Rest periods between each work day are essential for the physical and mental health of the employee. The employee must be able to benefit from rest periods during which he or she can detach from his or her professional obligations, spend time with his or her family and rest. The employer must ensure that the employee respects the legal rest periods.
Recording of the time worked
The employer is obliged to grant the minimum legal rest periods set by the Labor Law, including when he/she asks his/her employees to work overtime. In order to facilitate the control of these provisions by the authorities, the employer must, in principle, register a certain amount of information, in particular on the working and resting time of employees. This binding obligation can be reduced or even eliminated for specific categories of employees, under certain conditions, when they have a certain autonomy in the execution of their work.
In teamwork, employees take turns at the same workstation according to a specific work schedule. In principle, they are divided into several shifts, day, evening and night. Each employee participates in a rotation of all the schedules. This type of work can be particularly physically demanding. Employees benefit from special rest periods.
Pregnancy is a period during which the employee tires more quickly and certain activities or postures become more difficult. The pregnant employee benefits from increased health protection during this delicate period. The employer must, in certain situations, grant her a longer rest period.
Away from colleagues, the telecommuting employee tends not to respect his or her usual working hours. Childcare, taking breaks at all hours or simply a lack of concentration sometimes pushes the employee to make up for lost time in the evening or at night. However, the employer has the obligation to watch over the health of his or her employee and to verify that he or she respects the rest periods and breaks provided for by the law...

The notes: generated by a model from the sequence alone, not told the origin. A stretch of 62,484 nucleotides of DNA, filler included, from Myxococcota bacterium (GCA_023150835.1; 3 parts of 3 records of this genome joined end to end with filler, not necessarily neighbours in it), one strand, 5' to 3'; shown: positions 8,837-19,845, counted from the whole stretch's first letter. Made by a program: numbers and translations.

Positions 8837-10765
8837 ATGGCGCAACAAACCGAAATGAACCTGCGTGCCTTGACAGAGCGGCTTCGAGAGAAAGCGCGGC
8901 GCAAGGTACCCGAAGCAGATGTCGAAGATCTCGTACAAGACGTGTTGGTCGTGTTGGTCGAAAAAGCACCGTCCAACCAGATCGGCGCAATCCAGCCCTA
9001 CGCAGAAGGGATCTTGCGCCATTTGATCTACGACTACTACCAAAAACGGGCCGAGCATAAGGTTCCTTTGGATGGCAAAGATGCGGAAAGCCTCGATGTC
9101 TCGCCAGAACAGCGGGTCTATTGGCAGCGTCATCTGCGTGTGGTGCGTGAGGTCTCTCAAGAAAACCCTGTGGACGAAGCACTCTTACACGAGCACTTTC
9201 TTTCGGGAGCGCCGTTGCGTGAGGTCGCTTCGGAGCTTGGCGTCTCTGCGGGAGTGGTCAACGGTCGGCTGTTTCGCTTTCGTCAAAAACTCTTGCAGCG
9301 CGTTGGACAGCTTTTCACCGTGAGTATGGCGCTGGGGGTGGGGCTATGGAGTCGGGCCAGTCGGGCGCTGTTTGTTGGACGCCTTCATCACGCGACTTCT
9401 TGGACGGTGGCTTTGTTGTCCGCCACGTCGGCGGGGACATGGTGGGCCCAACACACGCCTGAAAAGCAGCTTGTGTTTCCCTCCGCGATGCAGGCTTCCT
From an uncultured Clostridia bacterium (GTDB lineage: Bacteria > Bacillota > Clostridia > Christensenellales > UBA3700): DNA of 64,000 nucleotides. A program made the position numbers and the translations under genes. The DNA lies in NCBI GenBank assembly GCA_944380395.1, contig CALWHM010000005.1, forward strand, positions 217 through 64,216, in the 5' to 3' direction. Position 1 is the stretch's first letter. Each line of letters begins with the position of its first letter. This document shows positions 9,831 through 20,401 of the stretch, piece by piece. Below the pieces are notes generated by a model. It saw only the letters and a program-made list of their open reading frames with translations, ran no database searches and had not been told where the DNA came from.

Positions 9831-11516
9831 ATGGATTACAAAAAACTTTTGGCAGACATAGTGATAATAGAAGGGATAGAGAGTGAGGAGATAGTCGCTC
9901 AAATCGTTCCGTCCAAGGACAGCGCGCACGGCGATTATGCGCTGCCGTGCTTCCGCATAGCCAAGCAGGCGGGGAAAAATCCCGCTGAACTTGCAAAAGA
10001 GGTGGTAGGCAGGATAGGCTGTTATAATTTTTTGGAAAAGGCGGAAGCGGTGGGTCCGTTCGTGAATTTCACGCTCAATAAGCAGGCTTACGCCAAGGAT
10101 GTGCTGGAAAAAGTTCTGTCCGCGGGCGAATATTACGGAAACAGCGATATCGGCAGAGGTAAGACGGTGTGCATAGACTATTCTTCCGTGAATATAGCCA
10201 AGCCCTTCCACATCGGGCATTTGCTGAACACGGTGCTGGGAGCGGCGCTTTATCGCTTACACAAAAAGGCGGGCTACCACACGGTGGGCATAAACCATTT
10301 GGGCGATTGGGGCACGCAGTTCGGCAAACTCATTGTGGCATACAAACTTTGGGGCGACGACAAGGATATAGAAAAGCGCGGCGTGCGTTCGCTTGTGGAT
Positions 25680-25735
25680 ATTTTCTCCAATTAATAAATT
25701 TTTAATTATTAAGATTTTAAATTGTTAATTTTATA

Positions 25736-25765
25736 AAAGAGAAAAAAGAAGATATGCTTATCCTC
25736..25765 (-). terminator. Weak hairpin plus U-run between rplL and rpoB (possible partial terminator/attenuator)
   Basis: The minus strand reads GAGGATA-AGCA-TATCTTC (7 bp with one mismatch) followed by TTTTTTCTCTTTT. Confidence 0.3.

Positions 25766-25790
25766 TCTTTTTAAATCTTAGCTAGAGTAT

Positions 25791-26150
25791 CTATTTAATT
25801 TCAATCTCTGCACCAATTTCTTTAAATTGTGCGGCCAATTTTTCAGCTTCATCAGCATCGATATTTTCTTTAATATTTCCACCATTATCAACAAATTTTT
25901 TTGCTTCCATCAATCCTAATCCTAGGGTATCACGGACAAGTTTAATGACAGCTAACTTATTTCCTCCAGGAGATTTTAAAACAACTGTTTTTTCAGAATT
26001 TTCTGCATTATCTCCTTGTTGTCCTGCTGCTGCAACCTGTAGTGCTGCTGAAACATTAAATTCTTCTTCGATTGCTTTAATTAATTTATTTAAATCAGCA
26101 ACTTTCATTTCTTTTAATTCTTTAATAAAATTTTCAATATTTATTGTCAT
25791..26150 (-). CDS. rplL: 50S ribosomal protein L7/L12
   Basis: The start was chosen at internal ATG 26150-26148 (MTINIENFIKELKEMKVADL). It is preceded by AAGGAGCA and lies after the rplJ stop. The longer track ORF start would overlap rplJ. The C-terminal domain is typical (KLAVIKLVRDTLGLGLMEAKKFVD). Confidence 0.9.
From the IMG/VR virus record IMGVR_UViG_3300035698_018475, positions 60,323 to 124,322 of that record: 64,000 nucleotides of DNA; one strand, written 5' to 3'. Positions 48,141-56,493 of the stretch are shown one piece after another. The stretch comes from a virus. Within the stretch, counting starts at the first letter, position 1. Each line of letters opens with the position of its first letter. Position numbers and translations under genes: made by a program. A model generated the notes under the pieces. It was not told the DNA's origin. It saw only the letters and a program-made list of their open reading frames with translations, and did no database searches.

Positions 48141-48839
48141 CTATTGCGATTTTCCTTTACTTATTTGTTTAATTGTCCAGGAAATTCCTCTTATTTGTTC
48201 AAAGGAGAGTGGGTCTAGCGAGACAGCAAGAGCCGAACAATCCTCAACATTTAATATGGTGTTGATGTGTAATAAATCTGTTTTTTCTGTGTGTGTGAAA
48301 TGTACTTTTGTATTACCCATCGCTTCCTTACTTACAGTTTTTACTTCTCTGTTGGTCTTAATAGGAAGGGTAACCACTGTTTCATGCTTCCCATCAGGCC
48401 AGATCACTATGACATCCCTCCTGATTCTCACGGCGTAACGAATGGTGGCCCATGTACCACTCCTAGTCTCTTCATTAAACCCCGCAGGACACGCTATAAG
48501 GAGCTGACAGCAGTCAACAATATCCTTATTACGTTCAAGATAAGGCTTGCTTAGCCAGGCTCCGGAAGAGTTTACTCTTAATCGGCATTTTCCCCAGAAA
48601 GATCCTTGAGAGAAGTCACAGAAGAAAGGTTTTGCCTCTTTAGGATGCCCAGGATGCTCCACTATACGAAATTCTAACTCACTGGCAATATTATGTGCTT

Working outside of office hours
With new technologies and the shift to digital technology, employees are available at all times and can potentially work at any time. Whether it's a particularly zealous executive or an employer who requires an employee to work on an urgent matter by the next day, there are times when an employee may be working at home in the evening after the workday. This situation is potentially problematic in terms of rest time.
Economic reasons sometimes lead employees to take on a number of odd jobs or self-employment activities after work in order to make ends meet. This can be tricky when it comes to rest time.
Can a professional driver work as a waiter until late at night and then return to his or her main job the next morning at 8:00 a.m.? What are the responsibilities if the exhausted employee commits a malpractice or causes an accident?
Managers and high managerial positions
Managers and senior executives are expected to work longer hours than their subordinates because of their position in the company. Does the employer have to respect minimum rest periods for these employees? What about an executive who stays at work until midnight to finish a file and then reports to work the next day at 7 a.m.?